My reading goal for this year is six books a month. I’m off to a good start, I made my goal for January. Here are January’s books.
Title: 101 Essays that will Change the way You Think
By: Brianna Wiest
It’s not a tremendous read, but it is a thoughtful one. I did take away some ideas for my Year of Living Thoughtfully Project, so all things considered, it was worth the time investment. I suppose one of the more important ideas I extracted from the book is the author’s notion that “thought creates reality.” When you think about it, it’s hard to deny that notion — especially since we have seen that played out so conspicuously (and negatively) in our social sphere these last few years… From a personal perspective, my thoughts have led me to take on projects (like the one mentioned above) and one I have in the wings for next year, so there you go.
Title: Bookbinding A How-To Guide
By: E.P. Carter
This book talks about my dream job. It’s the inspiration for my plan to hand-bind my poetry for my children. There’s a trade school in Boston that teaches this art. It would be fun to establish a school for this in Bend Oregon, if I were, oh, let’s say, 40 years younger… I would skip the clay tablets and pressed papyrus scrolls and focus on hand-sewn and leather-bound varieties of books, FYI.
Title: The Slickrock Desert
By: Stephen W. Hinch
A terrific read. I loved it. This book is worth reading every time before going into the Utah wilderness or the Four Corners area. I loved the story about the establishment of the Grand Staircase Escalante Nation Monument. President Clinton established the monument, but the proposal sat on his desk, unread and mostly ignored until Chelsea saw the proposal on his desk and told him “You have to do something about this!” Children are so wonderful.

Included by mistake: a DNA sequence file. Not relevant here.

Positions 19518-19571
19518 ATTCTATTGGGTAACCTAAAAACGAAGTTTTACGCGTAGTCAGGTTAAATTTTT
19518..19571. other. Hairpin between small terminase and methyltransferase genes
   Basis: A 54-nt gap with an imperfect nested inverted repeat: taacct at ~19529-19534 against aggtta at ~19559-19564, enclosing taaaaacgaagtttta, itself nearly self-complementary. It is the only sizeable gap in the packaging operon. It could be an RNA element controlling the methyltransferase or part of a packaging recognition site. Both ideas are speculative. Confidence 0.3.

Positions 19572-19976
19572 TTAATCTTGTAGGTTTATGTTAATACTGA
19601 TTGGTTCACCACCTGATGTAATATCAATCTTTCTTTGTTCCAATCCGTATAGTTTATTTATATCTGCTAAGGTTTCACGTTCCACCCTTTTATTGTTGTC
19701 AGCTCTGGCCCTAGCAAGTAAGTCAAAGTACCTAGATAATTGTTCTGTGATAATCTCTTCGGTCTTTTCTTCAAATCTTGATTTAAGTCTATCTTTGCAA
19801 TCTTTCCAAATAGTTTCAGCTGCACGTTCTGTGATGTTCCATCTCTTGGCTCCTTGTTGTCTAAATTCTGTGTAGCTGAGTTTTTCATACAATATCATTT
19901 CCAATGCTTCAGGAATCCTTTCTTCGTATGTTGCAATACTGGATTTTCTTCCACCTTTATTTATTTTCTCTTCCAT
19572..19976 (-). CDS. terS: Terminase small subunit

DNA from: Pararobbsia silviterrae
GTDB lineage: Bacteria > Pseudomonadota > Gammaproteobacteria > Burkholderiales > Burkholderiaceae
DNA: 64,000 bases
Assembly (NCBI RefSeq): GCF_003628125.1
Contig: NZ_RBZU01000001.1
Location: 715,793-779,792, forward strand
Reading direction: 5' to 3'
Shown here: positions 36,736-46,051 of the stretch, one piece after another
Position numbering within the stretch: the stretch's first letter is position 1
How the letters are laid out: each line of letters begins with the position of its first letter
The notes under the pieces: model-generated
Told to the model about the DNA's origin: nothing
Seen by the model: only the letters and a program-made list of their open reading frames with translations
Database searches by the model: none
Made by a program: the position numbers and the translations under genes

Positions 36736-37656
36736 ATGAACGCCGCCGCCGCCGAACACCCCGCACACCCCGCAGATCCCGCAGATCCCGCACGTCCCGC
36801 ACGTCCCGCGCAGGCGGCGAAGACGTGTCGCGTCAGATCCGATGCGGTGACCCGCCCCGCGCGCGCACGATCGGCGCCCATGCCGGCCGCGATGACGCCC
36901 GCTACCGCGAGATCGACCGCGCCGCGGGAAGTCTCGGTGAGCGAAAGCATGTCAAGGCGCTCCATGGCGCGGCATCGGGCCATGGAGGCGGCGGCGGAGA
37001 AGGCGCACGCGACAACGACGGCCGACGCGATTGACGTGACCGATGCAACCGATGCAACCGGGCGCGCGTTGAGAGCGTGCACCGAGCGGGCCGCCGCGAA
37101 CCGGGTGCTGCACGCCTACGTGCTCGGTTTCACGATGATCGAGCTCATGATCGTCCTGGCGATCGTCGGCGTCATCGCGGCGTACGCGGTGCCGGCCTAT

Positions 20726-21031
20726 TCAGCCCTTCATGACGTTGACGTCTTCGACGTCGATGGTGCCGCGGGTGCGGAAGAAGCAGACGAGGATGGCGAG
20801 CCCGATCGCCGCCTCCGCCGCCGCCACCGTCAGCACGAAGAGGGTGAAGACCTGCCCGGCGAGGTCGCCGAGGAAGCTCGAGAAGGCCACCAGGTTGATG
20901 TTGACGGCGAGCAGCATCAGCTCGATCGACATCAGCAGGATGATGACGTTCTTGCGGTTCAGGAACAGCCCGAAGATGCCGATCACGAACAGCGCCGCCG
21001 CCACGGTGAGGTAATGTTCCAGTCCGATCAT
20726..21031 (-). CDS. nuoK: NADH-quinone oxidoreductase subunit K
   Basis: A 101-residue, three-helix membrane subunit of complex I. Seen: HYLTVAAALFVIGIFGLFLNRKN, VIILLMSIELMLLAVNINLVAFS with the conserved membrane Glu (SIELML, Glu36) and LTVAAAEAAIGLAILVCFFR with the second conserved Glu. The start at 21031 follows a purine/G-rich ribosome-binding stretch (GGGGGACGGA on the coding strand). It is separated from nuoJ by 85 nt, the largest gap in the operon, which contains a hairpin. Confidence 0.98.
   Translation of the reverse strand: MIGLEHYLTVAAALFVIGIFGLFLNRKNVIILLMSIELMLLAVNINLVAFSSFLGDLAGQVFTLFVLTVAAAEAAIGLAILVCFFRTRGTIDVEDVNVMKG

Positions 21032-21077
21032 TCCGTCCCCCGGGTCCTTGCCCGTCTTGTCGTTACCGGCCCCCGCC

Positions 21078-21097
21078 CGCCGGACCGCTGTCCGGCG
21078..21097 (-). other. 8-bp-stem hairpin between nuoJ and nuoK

Title: The Poetry of Impermanence, Mindfulness, and Joy
Edited By: John Brehm
Not surprisingly, none of my poems showed up in this collection (that’s a joke). As poetry books go, I love most that I have run into, this one was top drawer. It is simply a collection of poems with no annoying commentary. There is an interesting introduction by the author, and at the end of the book, he says a few words about each poet. This is a book you can pick up from time to time and peruse easily and fruitfully. It is the inspiration for my “64 Poets Project” that I’m planning to undertake next year.
Title: Novelist as a Vocation
By: Haruki Murakami
My main reason for reading this book was to discourage myself from thinking I could write a novel… Sorry to say, it did not discourage me from writing (stuff like this). I love to write. It doesn’t matter if you don’t do it well, what matters is that you do it. The same is true for all activities I should think. If there is something you love to do, it doesn’t matter if you are good at it or not, just do it (to steal a phrase). Back to writing, we need more writers in the world, and people willing to read. TikTok, Facebook, Instagram, and X don’t count as writing, sorry.
Title: White Holes
By: Carlo Rovelli
There is real science in this book, but more importantly, perhaps is the need to use your imagination to grasp the subject. Even if you are a trained scientist with a firm grip on the equations of General Relativity (I’m not describing myself) you still have to stretch your imagination to see how the pieces fit together. I have a small notion of what Rovelli is talking about. The following does not do his little book justice, but I’m going to throw this at you anyway: There is no solid agreement in the scientific community on this topic, but Rovelli has convinced me, that if you were to travel through a Black Hole, you would emerge in another time and place after having exited a White Hole. In other words, these two features of our Universe are conjoined and work in concert with one another. The only problem is no one has found a white hole (this is me talking) largely because they exist in a spatial and temporal plane that we (humans) can’t observe. Now go smoke some pot. (Side note: The Tralfamadorians understand all of this very well, as clearly insinuated by Kurt Vonnegut in Slaughterhouse Five. I will definitely be reading more Rovelli.
Material on this site is presented in chronological order. To view content by subject use the ARCHIVE link above.